Nosey was a nervous individual, not as calm and gentle as old Possum. She’d grown up in the mountains and was surefooted and accustomed to wildlife but not very used to people. She didn’t like to be caught and was even worse about it than Possum had been when I first got him. I usually had to take a pan of grain out to the pasture to catch Nosey. Even then, she’d try to grab a bite of grain and jerk away. To catch her I’d have to slip a rope around her neck kind of sneakylike, then hold her there with the rope while I put the halter on. I didn’t dare leave a halter on her because there was too much brush and many other obstacles in the pasture that a halter could get caught on.

I had to be patient, to try to outsmart Nosey, because she was often devious. One time I reached around her neck to slip the rope around it, and she spun away. I grabbed her long, black mane, but Nosey whirled away from me and bolted. I hung onto her mane for an instant, swinging wildly through the air with my feet nearly level with my head, then had to let go — rolling head over heels as the mare thundered away.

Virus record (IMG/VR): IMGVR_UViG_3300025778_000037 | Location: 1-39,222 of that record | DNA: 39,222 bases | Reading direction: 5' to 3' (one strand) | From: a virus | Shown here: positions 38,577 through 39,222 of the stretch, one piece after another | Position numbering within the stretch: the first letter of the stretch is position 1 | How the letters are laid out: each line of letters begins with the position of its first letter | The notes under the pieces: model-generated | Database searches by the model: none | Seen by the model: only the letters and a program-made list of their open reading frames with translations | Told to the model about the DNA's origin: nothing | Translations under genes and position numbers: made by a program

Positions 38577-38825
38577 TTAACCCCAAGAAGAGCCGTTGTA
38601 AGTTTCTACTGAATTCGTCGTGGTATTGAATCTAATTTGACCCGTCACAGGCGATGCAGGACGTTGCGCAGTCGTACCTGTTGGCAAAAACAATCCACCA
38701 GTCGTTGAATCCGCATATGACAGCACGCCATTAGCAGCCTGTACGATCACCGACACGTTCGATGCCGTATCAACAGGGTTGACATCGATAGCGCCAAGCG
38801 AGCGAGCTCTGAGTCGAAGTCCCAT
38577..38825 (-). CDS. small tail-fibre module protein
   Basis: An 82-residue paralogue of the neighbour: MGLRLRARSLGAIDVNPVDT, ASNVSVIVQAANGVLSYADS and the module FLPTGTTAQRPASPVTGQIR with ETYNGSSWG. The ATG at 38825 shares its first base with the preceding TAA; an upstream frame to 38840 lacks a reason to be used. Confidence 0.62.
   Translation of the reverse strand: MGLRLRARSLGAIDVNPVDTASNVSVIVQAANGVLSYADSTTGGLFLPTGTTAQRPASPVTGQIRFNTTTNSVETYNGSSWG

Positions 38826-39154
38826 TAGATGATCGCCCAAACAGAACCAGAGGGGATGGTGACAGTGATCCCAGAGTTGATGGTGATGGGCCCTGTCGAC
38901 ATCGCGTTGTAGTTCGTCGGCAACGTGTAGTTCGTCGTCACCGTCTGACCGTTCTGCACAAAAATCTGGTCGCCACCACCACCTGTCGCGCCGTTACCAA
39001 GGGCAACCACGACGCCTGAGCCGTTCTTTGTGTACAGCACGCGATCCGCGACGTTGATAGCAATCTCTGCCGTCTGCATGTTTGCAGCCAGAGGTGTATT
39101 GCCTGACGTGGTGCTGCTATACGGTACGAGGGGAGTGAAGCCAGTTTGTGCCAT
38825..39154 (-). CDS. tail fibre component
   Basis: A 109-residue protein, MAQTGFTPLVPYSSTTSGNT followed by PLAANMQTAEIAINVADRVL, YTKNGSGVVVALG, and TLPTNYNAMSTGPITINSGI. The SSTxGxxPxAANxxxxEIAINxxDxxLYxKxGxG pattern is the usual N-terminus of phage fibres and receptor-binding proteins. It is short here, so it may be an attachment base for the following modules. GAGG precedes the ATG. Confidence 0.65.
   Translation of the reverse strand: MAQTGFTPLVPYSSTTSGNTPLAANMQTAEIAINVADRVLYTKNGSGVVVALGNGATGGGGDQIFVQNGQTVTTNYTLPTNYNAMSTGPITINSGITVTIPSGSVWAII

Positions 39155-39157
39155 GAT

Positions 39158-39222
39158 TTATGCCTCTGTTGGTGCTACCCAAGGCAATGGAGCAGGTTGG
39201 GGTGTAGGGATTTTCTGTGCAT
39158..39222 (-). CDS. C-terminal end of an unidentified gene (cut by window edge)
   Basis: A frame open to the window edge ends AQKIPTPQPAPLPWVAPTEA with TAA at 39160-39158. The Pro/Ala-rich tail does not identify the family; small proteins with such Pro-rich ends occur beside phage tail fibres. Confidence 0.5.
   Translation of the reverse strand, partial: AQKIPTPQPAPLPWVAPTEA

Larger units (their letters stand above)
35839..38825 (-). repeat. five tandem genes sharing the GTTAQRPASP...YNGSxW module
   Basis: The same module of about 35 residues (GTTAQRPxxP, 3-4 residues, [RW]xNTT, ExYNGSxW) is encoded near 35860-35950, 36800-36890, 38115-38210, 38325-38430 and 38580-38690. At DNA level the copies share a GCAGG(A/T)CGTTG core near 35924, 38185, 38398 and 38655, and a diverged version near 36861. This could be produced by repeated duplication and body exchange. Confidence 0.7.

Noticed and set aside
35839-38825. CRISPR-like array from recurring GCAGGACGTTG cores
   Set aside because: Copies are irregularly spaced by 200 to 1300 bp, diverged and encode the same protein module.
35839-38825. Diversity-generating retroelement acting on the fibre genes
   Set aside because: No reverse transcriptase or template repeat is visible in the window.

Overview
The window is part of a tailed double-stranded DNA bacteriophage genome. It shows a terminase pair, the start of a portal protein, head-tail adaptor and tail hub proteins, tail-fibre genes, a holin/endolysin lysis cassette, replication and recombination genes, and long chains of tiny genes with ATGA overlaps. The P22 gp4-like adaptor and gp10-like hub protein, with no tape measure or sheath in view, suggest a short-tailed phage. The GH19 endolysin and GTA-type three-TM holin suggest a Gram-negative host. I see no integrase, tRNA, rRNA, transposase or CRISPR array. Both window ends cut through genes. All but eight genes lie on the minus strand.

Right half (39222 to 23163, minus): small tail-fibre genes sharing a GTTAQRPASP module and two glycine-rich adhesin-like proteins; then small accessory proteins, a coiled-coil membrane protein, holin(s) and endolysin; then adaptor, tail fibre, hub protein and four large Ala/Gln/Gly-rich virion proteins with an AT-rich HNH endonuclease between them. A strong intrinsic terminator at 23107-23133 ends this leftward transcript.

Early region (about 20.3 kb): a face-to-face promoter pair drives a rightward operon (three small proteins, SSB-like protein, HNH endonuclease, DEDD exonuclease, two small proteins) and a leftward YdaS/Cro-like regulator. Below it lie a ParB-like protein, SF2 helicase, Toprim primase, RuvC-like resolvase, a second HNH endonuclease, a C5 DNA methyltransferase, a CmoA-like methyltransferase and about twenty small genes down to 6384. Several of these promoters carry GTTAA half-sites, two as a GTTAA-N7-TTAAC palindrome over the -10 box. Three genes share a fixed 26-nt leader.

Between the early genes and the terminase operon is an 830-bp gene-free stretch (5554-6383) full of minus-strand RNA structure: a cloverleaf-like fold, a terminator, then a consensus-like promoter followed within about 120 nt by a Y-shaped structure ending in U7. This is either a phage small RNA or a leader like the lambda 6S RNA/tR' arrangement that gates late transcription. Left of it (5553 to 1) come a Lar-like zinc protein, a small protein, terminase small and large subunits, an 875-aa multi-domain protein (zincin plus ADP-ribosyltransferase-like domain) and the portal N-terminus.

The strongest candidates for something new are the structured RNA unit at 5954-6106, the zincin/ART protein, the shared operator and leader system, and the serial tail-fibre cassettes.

Nosey was a nervous individual, and even in later years when we
were riding range (as in this photo of my brother and our little sister —
who was riding Nosey), she always wanted to be near another horse.

One day Rocky and I wanted to ride both horses and didn’t want to spend an hour trying to corner or outsmart Nosey, so we devised a plan to catch her more quickly. I set the pan of grain in the trail, and Rocky put a loop of rope (with a slipknot) on the ground around the pan. He took the other end of the rope and hid behind a big tree, tying his end of the rope to the tree. I stood back a ways and called the horses.

Possum and Nosey came trotting down the trail. Seeing the pan of grain and no one close by to catch her, Nosey charged ahead, to get to the grain first. She grabbed a big bite, and as soon as one of her front feet was inside the loop of rope, Rocky pulled it tight with a jerk.